French celebrity pastry chef Dominique Ansel misses Hong Kong terribly and would like, as soon as it’s safe to travel, to come back to visit the city.
“I miss the team and I want to do a full tasting with them. I’m excited to go back – it’s been a year, time flies,” he says by phone from New York.
Despite the pandemic, his Dang Wen Li bakery in Harbour City, Kowloon, and his pop-up shop in the IFC Mall in Central on Hong Kong Island have done well this past year.
Business is so good that Ansel’s team in Hong Kong is gearing up for the opening of another Dang Wen Li on the island – this time, at H Queens on Queens Road Central. The menu at the upcoming bakery that opens in the second week of June will feature new items, including croissant toast in two flavours: sea salt and maple.
The new maple croissant toast. Photo: Dang Wen Li
Both croissant toasts are quite delicate and need to be sliced with a serrated bread knife. The one with sea salt is a square loaf that should be cut against the grain to reveal the numerous layers, with the inside very buttery and soft while the outer layer has a firm crust. It is meant to be eaten with toppings like avocado, mixed greens or jam.
The maple-flavoured croissant toast is cylindrical and has a more croissant-like, flaky texture. It is not too sweet and has a butteriness that makes it easy to eat on its own. “It’s fragrant without too much sugar. It has a nice crust and the maple flavour is caramelised,” Ansel explains.
Eight years ago, Ansel created his famous cronut – a cross between a croissant and a doughnut – in New York and the creation catapulted him to pastry stardom. Although the cronut is available in New York all year round it has only been available in Hong Kong twice: first in May 2020 and again in May this year. This year’s flavour at Dang Wen Li was chrysanthemum cream and blood peach jam.
“People ask me why I don’t bring the cronut to Hong Kong [permanently], but I want to do a menu that is more approachable, where the items are day to day. I want to do the cronut for a short period of time to celebrate the anniversary in May to make it more special,” he says.
Ansel hopes the new Dang Wen Li cafe and retail space at H Queens will “show the beautiful things we can do, to express my work in France and understanding of the Hong Kong market”.
The new sea salt croissant toast. Photo: Dang Wen Li
Ansel says the brand’s success in Hong Kong, despite the economic downturn, is because of “a mix of things, but most important is being true to who we are and we change the menu often”.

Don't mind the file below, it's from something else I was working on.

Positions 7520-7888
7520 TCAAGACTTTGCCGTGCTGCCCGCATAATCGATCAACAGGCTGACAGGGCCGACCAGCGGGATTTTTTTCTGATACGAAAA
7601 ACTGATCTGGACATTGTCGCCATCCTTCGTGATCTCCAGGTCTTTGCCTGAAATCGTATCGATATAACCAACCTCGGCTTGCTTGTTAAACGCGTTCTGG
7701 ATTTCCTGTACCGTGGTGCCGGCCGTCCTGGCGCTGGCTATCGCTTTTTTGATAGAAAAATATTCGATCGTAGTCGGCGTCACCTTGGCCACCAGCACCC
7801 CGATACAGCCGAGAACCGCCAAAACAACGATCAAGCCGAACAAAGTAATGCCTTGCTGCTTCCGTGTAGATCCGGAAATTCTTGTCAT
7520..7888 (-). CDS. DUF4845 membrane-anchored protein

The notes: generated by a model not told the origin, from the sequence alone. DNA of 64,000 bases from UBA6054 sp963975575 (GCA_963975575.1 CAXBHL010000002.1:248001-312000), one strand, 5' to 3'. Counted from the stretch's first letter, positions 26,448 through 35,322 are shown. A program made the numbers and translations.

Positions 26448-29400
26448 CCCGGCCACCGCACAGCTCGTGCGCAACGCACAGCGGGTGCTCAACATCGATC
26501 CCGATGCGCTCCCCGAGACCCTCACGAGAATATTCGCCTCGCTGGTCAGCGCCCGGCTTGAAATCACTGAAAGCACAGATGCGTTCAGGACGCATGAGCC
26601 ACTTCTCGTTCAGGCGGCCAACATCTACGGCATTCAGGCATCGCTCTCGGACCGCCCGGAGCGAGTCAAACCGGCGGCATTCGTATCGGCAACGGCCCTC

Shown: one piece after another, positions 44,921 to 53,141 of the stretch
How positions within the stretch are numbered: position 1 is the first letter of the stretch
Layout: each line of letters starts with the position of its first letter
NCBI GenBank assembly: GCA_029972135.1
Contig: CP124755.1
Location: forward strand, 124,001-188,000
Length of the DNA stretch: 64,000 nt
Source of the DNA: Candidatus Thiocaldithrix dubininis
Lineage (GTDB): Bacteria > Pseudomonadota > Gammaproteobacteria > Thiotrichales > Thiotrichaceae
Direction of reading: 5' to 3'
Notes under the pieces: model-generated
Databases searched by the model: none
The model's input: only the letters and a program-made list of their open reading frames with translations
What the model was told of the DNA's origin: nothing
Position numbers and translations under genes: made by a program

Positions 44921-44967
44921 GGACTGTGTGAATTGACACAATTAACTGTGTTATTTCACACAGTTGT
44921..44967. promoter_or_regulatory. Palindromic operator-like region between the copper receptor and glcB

One recent change at Dang Wen Li satiated the wanderlust that many customers have felt during the pandemic. The “Around the World” collection contained pastries inspired by Japan, France, the United States, Thailand and Mexico, and were packaged in a box designed to look like a well-worn suitcase and that came with a mock boarding pass.
Covid-19 has, though, forced the closure of Ansel’s bakeries in London in Britain and Los Angeles in the United States. Nevertheless, Ansel says they are opening another location in New York near Gramercy Park, a 4,000 sq ft (372 square metre) space with a central kitchen and a new concept that will be revealed soon.
The cronut with chrysanthemum cream and blood peach jam Dang Wen Li served to mark the eighth anniversary of Dominque Ansel’s creation. Photo: Dang Wen Li
With its Hong Kong locations doing so well, is the celebrated pastry chef keen on opening elsewhere in Asia?
“I would love to and we get a lot of requests, but we are conservative and don’t want to go too fast. We want to cater to the local market. I’d like to explore other countries, but we want to be mindful and careful with who we partner with. Our partner in Hong Kong [Upper East Holdings] understands our brand value and promotes creativity.”
In the meantime – like everyone else – technology enables Ansel to communicate regularly with his pastry team in Hong Kong.
“We like to be quick with communication. When they have an idea we respond within an hour. My wife and I are parents of a baby [one-year-old Celian] so we don’t sleep,” he says with a chuckle. “But when I am with him, he lets me breathe and step back a bit from what I’ve been working on and think about something else.”